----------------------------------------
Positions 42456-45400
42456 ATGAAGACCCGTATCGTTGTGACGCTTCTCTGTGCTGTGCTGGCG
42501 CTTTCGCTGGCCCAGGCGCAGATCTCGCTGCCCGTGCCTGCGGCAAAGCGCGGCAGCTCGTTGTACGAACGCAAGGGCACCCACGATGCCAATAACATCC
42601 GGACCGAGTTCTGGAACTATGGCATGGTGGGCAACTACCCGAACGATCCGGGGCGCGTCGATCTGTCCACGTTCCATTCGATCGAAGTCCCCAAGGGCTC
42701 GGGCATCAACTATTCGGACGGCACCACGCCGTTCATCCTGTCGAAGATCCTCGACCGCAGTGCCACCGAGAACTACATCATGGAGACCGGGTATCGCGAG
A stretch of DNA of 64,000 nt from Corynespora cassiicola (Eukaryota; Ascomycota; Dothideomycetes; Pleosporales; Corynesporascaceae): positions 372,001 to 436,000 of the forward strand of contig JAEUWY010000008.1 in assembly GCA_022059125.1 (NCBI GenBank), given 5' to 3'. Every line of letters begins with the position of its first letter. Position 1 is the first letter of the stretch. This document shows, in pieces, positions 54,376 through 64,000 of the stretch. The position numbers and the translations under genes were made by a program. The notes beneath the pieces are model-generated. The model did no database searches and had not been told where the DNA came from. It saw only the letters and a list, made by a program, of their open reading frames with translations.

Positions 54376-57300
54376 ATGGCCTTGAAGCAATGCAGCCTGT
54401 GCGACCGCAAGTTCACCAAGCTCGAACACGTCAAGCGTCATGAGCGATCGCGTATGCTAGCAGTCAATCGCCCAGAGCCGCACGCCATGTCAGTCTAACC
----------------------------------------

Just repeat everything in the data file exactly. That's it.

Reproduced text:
Positions 42456-45400
42456 ATGAAGACCCGTATCGTTGTGACGCTTCTCTGTGCTGTGCTGGCG
42501 CTTTCGCTGGCCCAGGCGCAGATCTCGCTGCCCGTGCCTGCGGCAAAGCGCGGCAGCTCGTTGTACGAACGCAAGGGCACCCACGATGCCAATAACATCC
42601 GGACCGAGTTCTGGAACTATGGCATGGTGGGCAACTACCCGAACGATCCGGGGCGCGTCGATCTGTCCACGTTCCATTCGATCGAAGTCCCCAAGGGCTC
42701 GGGCATCAACTATTCGGACGGCACCACGCCGTTCATCCTGTCGAAGATCCTCGACCGCAGTGCCACCGAGAACTACATCATGGAGACCGGGTATCGCGAG
A stretch of DNA of 64,000 nt from Corynespora cassiicola (Eukaryota; Ascomycota; Dothideomycetes; Pleosporales; Corynesporascaceae): positions 372,001 to 436,000 of the forward strand of contig JAEUWY010000008.1 in assembly GCA_022059125.1 (NCBI GenBank), given 5' to 3'. Every line of letters begins with the position of its first letter. Position 1 is the first letter of the stretch. This document shows, in pieces, positions 54,376 through 64,000 of the stretch. The position numbers and the translations under genes were made by a program. The notes beneath the pieces are model-generated. The model did no database searches and had not been told where the DNA came from. It saw only the letters and a list, made by a program, of their open reading frames with translations.

Positions 54376-57300
54376 ATGGCCTTGAAGCAATGCAGCCTGT
54401 GCGACCGCAAGTTCACCAAGCTCGAACACGTCAAGCGTCATGAGCGATCGCGTATGCTAGCAGTCAATCGCCCAGAGCCGCACGCCATGTCAGTCTAACC